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Holidays and surgery – marketing medical tourism

Dental care, hip replacements, transplants or cosmetic surgery. Foreign travel for treatment is a growing market that is rarely spoken about in Sweden. Increasing numbers of companies are doing business by bringing patients from Europe to countries in places such as southeast Asia, selling surgery and a holiday in one package.

Stetoskop, svartvit bild. 

Foto: Hush Naidoo/Unsplash

Marketing in medical tourism is a relatively unresearched area, but is something we have to talk about more, according to Michelle Rydback, a research who recently finished her doctoral thesis, Healthcare service marketing in medical tourism – an emerging market study.

Porträttbild: Michelle Rydback

Michelle Rydback. Foto:privat

“Developments in the industry are exposing the healthcare sector to competition, because this type of marketing has become an important element of healthcare suppliers’ operations. They are trying to create trust in their ‘products’, just like other companies. But they are not offering a similar type of product, so it is important to study this growing market,” says Michelle Rydback, who recently completed her doctorate in business studies.

Focus on emerging markets

Her thesis focuses on emerging markets and examines healthcare companies and service suppliers in the Philippines. Other countries that appeal to patients from Europe and the US include Malaysia, India, Singapore and Thailand. This phenomenon is also found in Europe, but the term medical tourism is rarely used in that context.

Scholarly articles about medical tourism and marketing have been published, but knowledge remains limited, particularly regarding emerging markets. The purpose of her study was to contribute to increasing the understanding of medical tourism, which is important to actors in the industry and to doctors, decision-makers and patients.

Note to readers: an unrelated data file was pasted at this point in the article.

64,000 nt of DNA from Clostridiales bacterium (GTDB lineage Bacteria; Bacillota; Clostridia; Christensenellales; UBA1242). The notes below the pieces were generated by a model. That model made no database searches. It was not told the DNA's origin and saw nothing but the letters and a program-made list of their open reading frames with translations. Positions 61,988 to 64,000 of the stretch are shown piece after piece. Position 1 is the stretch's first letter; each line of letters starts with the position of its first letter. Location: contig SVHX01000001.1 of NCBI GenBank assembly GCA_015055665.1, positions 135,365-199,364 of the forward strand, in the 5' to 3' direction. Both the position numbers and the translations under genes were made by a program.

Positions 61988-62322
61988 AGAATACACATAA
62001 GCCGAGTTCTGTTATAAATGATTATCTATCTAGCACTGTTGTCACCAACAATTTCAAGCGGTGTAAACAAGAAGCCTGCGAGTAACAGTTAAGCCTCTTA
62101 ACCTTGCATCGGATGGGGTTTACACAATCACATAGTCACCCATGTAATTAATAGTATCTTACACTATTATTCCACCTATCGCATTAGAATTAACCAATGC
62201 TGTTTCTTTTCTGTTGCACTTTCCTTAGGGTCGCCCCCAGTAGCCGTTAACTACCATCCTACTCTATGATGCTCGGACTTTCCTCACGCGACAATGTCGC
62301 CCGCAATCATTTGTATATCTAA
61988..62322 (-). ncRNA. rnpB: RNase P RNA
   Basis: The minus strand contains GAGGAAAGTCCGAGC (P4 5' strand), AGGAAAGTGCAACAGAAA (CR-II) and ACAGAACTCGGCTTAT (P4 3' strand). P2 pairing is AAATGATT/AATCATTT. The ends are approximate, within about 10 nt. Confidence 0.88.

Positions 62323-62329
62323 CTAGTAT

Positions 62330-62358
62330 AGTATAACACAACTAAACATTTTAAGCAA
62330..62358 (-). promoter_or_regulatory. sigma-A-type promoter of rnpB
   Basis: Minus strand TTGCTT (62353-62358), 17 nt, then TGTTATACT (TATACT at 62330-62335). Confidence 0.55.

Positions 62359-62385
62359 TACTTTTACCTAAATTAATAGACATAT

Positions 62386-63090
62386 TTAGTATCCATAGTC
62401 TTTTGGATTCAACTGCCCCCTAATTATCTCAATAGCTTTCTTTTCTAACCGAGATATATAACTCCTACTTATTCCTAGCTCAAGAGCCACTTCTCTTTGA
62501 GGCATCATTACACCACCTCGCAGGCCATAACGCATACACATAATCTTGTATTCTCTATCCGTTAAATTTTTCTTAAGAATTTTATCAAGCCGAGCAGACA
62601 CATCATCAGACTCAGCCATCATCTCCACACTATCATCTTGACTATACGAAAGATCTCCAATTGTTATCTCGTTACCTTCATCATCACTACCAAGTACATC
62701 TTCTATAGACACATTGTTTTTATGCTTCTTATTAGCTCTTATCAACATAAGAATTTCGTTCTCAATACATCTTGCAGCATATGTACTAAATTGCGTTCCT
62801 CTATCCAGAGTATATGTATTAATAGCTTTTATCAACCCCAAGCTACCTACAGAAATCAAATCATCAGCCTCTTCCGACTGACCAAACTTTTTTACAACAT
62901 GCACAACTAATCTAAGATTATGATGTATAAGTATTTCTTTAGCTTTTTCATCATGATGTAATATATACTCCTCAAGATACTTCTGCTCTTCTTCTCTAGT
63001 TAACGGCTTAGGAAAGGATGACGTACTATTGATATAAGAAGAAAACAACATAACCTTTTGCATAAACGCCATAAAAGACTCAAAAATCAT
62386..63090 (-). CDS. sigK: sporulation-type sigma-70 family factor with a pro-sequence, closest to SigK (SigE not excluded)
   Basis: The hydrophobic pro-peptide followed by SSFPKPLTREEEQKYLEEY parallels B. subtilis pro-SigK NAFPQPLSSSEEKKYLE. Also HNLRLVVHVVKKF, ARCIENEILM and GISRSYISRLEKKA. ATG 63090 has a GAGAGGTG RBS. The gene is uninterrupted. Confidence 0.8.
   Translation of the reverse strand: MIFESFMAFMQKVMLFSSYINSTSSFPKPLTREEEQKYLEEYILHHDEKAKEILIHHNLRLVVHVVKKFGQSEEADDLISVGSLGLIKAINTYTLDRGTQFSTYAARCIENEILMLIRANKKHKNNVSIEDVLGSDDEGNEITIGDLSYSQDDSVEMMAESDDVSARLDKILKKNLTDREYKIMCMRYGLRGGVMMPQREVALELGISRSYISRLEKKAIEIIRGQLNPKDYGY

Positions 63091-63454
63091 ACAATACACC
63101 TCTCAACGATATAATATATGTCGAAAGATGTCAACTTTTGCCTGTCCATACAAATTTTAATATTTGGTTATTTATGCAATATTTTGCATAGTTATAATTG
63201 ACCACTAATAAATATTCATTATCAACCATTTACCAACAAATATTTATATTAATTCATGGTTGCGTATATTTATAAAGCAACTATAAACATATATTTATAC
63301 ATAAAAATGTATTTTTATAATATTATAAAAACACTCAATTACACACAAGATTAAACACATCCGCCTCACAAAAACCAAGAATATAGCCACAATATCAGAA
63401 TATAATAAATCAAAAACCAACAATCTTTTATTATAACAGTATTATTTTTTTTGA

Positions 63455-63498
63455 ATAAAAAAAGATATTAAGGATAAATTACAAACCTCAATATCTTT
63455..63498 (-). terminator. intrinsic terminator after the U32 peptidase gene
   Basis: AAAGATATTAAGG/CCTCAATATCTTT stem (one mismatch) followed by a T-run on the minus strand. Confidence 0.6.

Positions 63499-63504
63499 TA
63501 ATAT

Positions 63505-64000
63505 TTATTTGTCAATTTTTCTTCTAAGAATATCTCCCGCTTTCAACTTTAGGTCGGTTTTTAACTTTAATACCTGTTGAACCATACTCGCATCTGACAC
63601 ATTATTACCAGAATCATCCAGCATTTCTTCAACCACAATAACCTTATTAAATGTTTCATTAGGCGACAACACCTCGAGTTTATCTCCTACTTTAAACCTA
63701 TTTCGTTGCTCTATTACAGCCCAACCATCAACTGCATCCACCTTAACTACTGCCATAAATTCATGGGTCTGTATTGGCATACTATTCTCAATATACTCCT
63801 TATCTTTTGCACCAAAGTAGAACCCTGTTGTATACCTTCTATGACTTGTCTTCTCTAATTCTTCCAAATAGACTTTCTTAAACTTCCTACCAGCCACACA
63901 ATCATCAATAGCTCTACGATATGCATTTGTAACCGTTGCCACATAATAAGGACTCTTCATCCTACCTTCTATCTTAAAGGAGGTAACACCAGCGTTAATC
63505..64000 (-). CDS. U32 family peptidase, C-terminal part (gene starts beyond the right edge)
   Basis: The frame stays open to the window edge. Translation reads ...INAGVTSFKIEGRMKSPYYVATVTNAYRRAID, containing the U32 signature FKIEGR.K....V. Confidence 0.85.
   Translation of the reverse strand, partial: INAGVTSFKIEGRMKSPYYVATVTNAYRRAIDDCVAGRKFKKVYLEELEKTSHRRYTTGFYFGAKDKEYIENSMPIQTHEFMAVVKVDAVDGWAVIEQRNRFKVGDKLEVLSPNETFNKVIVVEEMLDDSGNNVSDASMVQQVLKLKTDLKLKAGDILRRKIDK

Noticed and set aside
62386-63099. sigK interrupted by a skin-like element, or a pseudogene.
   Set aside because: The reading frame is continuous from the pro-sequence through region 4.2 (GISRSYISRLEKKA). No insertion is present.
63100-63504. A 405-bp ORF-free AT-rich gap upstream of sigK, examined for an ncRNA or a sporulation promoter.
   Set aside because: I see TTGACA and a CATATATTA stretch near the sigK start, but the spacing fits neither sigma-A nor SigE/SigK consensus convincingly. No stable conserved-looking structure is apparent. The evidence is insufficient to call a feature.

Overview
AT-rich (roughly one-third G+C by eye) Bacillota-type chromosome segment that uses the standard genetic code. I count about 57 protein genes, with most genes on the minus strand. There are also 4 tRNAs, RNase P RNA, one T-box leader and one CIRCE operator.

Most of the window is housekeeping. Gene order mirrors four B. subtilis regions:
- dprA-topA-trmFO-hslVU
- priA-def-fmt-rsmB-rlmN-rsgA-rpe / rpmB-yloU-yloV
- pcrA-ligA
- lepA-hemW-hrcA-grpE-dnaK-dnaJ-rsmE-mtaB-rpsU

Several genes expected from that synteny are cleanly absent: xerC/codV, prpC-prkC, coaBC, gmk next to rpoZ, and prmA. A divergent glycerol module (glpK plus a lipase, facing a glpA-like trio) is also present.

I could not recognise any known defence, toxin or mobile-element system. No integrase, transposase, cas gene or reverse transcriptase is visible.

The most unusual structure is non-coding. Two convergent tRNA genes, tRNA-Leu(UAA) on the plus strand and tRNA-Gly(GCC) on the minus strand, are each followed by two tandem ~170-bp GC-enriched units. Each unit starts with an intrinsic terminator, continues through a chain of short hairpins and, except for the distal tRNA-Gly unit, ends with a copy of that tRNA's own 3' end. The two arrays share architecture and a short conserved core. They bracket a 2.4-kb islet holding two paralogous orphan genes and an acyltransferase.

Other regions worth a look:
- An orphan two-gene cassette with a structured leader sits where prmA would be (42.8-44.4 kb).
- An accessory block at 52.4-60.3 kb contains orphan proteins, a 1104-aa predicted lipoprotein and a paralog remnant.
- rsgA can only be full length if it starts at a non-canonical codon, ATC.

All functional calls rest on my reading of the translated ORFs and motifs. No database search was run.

“Because the success or failure of service delivery can impact he wellbeing of the industry and of citizens, medical tourism cannot be examined as a separate entity,” she says.

Trust is vital

The study covers hospitals, clinics and actors that provide healthcare services in medical tourism, and is primarily interview based. The results show that building trust is a vital element of marketing; they must build reliable networks and create tailored services that supplement healthcare. Put simply, they must package healthcare like a holiday.

“The image that’s conveyed is ‘surgery in the morning, beach and bathing in the afternoon’. But it doesn’t work like that, patients must recuperate in a hospital setting. I think they are sending the wrong signals. I believe that researchers have an obligation to show that marketing is so much more that simply selling, it’s communication, planning, organising and delivering the consumers’ needs and desires,” says Michelle Rydback.

Medical tourism and the commercialisation of healthcare are hotly debated. Critics say that rich people from wealthy countries with functioning healthcare systems are buying their way to the head of the queue at the expense of poor people’s health. It is often the case that countries where public healthcare has significantly fewer resources that private healthcare have long waiting times for surgery and high costs for individuals.

“This has not been brought up in my interviews with patients, doctors, healthcare companies and service providers. There are rules in the Philippines about how a given proportion of patients of private healthcare companies must be domestic. So, as an academic, I have not found any proof that this is the case, but there are clearly suspicions and concerns,” she says.

Medical tourism in Sweden

Medical tourism is rarely discussed in Sweden, as travelling abroad for healthcare has been regarded as something shameful. However, there are now agreements between European states that allow patients to obtain healthcare in countries other than their own. For example, every year Uppsala University Hospital accepts around 400 patients from other countries. They pay privately, either via insurance companies or EU cooperation, but there is limited information and knowledge of this among the public is low.

“The reason many people criticise commercialised healthcare is because healthcare is regarded as a human right - but the same is true of education. The two things are treated entirely differently; we are open about how our universities market themselves to foreign students, but not about how Swedish patients travel abroad for healthcare. We are not open about developments in medical tourism, but it is a question that must be discussed.”

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